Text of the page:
Hypothesis h2a predicts that overspecification using the more general property “letter” facilitates identification just like any property that is easily recognizable (cf. Experiment 1). This will be tested by comparing inspection times required by minimally distinguishing descriptions (min, as in “the even number”) with the overspecified alternative using a more general property (overspec.G, as in “the even number followed by a letter”). Inspection times are expected to decrease from min to overspec.G.

Hypothesis h2b predicts that referential overspecification using the more specific property “consonant” will impair identification just like those properties that are difficult to recognize (cf. Exp.1). This will be tested by comparing inspection times required by minimally distinguishing descriptions (min, as in “the even number”) with the overspecified alternative using a more specific property (overspec.S, as in “the even number followed by a consonant”). Inspection times are expected to increase from min to overspec.S.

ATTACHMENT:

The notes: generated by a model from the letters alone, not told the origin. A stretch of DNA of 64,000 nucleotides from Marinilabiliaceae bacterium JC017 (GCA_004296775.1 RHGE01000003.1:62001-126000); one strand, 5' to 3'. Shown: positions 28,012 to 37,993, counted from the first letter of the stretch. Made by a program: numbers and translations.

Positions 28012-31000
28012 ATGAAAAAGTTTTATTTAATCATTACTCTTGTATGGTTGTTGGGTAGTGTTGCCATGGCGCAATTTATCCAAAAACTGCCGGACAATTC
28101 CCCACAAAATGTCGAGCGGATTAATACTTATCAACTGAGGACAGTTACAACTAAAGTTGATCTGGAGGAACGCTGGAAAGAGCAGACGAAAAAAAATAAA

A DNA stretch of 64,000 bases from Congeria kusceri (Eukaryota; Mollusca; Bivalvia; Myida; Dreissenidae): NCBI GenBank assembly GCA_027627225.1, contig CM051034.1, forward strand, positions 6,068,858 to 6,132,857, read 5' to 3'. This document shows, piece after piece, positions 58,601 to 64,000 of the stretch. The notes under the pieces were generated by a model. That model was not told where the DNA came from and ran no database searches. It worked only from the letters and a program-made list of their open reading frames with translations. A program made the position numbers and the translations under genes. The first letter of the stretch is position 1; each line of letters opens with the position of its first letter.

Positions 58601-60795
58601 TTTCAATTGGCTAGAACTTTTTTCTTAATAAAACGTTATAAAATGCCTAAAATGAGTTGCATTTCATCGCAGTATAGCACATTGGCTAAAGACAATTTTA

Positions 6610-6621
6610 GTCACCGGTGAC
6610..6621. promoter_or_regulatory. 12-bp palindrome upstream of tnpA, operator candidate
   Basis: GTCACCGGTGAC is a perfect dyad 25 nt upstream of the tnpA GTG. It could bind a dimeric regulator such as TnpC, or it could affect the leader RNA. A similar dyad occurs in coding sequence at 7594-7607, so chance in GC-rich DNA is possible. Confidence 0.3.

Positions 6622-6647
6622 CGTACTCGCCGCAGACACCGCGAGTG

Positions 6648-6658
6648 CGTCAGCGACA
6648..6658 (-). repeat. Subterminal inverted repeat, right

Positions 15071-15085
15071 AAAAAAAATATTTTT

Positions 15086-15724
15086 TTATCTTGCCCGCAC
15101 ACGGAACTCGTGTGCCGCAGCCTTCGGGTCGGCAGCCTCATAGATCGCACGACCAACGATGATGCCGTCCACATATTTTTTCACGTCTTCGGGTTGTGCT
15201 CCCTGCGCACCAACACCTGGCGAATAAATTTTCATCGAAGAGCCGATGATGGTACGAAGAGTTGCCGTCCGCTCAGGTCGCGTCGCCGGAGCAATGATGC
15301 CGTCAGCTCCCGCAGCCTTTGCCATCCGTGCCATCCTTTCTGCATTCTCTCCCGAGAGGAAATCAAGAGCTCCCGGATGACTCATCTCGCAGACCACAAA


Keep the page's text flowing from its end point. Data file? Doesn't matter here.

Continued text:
Subjects 25 undergraduate students who responded to an invitation to act as volunteers. Participants were on average 20.4 years old (min = 18 and max = 25) and had normal or corrected vision. All participants were male native speakers of Portuguese.

Procedure Same as in Experiment 1.

Materials Stimuli consisted of 20 images similar to those in Figure 2 representing 6 experimental items and 14 images regarded as fillers for our current purposes. All images showed eight character pairs with a description in the center. Once again, experimental items always placed the target object in one of the screen corners, and fillers were designed so as to place the target in the four inner positions as well. Further scene variation was implemented by alternating letters and numbers, and also by changing the object positions across images.